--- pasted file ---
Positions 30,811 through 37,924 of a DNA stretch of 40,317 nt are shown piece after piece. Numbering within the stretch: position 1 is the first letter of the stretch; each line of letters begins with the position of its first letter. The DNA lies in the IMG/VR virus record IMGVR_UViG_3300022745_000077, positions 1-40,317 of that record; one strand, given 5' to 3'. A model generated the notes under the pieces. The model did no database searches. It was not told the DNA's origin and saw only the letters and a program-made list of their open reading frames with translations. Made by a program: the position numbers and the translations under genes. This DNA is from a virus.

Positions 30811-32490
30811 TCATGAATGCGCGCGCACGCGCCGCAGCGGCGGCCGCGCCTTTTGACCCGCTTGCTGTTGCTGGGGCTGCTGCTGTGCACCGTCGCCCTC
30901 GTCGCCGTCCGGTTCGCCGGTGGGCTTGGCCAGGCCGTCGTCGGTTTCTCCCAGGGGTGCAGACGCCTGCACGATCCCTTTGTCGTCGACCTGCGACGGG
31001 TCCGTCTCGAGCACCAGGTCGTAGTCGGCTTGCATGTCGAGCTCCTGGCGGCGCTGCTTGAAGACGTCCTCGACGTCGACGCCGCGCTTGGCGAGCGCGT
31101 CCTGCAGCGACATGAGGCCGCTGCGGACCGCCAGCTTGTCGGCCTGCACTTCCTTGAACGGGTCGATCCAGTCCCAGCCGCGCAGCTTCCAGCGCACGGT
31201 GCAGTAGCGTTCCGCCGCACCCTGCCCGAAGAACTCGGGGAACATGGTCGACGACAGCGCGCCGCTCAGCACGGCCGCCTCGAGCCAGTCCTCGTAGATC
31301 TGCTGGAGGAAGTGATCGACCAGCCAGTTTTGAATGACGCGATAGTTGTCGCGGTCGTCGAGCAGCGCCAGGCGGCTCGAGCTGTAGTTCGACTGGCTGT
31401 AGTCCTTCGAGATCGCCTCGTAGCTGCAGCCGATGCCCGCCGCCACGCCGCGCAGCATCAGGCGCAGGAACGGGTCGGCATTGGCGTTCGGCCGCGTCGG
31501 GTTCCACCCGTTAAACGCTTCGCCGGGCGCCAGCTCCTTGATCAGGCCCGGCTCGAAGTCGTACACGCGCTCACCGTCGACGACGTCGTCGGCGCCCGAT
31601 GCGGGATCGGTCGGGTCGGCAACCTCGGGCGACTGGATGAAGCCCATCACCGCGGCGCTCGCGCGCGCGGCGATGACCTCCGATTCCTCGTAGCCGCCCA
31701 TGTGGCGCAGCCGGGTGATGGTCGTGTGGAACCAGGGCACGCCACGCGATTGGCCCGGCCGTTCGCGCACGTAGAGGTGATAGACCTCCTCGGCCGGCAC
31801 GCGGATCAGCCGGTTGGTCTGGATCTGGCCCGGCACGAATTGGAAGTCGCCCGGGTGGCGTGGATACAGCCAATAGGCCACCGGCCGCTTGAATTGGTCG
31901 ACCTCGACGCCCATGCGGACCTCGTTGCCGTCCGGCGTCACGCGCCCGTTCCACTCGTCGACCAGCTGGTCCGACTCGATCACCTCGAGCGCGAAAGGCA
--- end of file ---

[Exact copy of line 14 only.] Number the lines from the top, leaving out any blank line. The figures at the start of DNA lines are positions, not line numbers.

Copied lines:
31901 ACCTCGACGCCCATGCGGACCTCGTTGCCGTCCGGCGTCACGCGCCCGTTCCACTCGTCGACCAGCTGGTCCGACTCGATCACCTCGAGCGCGAAAGGCA